stephanie roberts

stephanie roberts's picture
Photo credit: 
A. Roberts (2019)
Biography: 

stephanie roberts is a Quebec-based author who was born in Central America and grew up in Brooklyn, New York. Her poetry collection rushes from the river disappointment (McGill-Queen’s University Press) was nominated for the A.M. Klein Prize for Poetry, a Quebec Writers' Federation award. She is the first prize winner in the anthology The Sixty-Four: Best Poets of 2018 from Black Mountain Press and she’s been nominated for the Pushcart Prize four times, and Best of the Net three times. Her critically praised, musically-attentive, relationship driven, layered verse has been widely featured in numerous periodicals and anthologies in Canada, the U.S., and Europe including <i>POETRY</i>.

Micro-interview: 
Did you read poetry when you were in high school? Is there a particular poem that you loved when you were a teenager?: 

Even as a voracious reader my entire childhood, often reading a book a day, I didn’t read poetry in high school. I think it was a lack of opportunity more than a lack of desire. As an immigrant, if someone doesn’t introduce you to the poetry of the culture, your chances of stumbling across it on your own aren’t strong. We read a few Shakespeare plays but I didn’t connect that lyric language to the poetic until I was older.

When did you first start writing poetry? And then when did you start thinking of yourself as a poet?: 

I won a New York State art contest at the age of eleven, but I didn’t narrow my passion for the creative to poetry until I was an adult.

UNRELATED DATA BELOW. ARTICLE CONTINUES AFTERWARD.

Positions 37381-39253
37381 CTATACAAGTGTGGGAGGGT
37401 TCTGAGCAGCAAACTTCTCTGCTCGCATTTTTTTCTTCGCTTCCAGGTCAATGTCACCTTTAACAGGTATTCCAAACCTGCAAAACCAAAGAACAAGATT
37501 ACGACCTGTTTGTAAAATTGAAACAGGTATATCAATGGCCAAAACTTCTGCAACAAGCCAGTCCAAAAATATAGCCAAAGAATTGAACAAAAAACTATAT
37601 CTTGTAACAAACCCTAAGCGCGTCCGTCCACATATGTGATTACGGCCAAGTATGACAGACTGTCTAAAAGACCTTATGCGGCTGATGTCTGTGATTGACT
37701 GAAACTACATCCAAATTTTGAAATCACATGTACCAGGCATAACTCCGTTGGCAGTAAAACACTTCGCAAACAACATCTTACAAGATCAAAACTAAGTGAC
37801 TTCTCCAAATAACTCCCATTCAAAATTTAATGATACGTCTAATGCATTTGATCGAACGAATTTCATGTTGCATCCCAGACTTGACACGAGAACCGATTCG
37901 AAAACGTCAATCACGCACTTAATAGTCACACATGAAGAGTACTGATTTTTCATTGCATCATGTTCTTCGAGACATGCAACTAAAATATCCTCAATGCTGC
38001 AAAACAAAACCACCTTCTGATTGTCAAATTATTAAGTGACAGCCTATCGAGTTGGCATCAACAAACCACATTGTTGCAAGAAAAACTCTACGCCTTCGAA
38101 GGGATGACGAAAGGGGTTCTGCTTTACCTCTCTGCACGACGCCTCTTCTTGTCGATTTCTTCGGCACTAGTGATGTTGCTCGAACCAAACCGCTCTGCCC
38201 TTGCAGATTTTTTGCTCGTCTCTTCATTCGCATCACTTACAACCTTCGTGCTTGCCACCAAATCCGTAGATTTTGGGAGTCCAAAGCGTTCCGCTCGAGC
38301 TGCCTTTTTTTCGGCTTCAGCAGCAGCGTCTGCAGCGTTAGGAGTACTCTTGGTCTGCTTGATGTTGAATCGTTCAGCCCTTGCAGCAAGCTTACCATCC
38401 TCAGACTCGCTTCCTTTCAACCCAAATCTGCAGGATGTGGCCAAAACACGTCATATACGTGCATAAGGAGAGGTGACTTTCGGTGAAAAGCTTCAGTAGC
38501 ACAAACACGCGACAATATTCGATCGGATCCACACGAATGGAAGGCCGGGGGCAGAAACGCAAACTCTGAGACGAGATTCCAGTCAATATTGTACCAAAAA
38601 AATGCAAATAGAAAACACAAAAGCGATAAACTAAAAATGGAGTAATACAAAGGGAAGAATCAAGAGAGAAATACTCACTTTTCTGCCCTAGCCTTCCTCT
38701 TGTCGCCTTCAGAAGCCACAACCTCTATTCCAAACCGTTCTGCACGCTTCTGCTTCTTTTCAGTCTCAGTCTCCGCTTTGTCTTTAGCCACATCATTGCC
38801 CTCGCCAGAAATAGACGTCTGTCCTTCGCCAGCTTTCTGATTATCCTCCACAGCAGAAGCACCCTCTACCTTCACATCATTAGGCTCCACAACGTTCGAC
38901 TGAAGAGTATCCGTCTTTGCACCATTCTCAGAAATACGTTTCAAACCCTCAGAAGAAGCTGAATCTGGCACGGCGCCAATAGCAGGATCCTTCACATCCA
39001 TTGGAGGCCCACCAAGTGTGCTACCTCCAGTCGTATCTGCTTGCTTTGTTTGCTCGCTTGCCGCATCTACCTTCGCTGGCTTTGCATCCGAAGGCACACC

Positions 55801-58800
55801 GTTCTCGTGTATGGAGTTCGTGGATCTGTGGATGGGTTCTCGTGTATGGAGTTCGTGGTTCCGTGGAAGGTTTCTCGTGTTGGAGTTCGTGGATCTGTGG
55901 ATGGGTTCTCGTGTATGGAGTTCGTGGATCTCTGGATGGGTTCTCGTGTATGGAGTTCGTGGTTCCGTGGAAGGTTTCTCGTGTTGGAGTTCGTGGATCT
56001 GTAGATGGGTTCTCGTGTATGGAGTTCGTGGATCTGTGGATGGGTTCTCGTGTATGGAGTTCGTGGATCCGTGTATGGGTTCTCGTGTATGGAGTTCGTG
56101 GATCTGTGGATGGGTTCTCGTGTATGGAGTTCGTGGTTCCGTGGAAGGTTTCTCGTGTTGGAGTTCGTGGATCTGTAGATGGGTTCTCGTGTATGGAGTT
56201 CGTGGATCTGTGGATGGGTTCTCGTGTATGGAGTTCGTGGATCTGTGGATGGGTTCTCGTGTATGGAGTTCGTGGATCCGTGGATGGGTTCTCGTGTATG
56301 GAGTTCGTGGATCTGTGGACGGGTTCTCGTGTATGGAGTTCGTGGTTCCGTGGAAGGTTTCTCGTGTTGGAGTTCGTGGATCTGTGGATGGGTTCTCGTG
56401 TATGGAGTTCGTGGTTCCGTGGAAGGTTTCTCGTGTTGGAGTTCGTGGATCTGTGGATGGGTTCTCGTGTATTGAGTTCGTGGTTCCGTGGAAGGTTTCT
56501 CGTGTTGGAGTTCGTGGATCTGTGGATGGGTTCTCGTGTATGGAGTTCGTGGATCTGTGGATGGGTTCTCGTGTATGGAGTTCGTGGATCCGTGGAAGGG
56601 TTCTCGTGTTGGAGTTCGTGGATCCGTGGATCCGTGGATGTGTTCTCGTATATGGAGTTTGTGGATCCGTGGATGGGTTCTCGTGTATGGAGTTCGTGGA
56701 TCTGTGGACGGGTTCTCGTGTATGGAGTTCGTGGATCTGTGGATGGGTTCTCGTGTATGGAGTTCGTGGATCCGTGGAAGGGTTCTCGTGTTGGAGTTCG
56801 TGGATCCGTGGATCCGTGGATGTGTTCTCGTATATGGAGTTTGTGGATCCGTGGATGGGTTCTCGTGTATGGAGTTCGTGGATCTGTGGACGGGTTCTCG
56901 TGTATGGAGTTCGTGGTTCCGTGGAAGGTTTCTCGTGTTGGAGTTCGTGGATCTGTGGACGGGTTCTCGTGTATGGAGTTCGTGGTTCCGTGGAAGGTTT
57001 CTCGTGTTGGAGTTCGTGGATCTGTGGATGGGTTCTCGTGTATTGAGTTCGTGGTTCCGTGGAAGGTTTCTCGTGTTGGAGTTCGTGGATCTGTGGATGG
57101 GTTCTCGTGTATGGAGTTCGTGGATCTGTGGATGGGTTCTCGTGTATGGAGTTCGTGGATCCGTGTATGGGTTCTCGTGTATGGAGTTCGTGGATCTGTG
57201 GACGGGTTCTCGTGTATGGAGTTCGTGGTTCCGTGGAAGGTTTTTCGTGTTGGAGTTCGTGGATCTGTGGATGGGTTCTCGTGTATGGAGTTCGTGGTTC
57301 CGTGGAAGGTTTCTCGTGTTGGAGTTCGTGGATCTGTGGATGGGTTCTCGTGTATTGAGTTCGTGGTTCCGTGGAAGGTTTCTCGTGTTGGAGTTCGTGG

I was in Montréal, by that time, and lucky enough to encounter a slowing on the autoroute of daily obligations sufficient enough to arouse re-examination of my inherited values. During that hiatus, I had a life-altering vision of hope that seemed to ache for poetic expression.

I wrote a poem, mythologizing the fraught relationship I had with my now ex-husband, which made a friend cry. That reaction was a powerful goad then (as it continues to be) for an exploration of the rigour of language to bridge distance.

Since that first tear, every evening I hope to be found guilty of the station of poet.

What do you think a poet’s “job” is?: 

In 2017, in an interview for Unbound with the British journalist Bidisha, the great writer Anne Michaels said:

“It’s a privilege,” [...] “In an ideal world, you want language to transform and in my work I want that transformation to be positive and generative – even the darkness [of the content]. If we don’t know how to make darkness generative then we’re in trouble because so much of life experience can’t be sidestepped.”

If you had to choose one poem to memorize from our anthology, which one would it be?: 

I would love to memorize Alootook Ipellie’s “Walking Both Sides of an Inivisible Border.”

Publications: 
Title: 
rushes from the river disappointment
Publisher: 
McGill-Queen's University Press
Editors: 
Allan Hepburn
Date: 
May 21, 2020
Publication type: 
Book
Poem title(s): 
Lady Fine is for Sugar
Title: 
The BreakBeat Poets Volume 4: LatiNEXT
Publisher: 
Haymarket Books
Editors: 
Felicia Chavez, José Olivarez, Willie Perdomo
Date: 
April 7, 2020
Publication type: 
Anthology
Poem title(s): 
YE RADIAL NURVE EXAME: SUNDAY DECEMBER SIXTEENTH FOUR FIVE TWO AY EM; As I Damn Well Say; To a Meteor Elongating Night
Title: 
Arc Poetry Magazine
Publisher: 
Arc Poetry Society
Editors: 
Chris Johnson, Doyali Islam
Date: 
Spring 2019
Publication type: 
Periodical/Magazine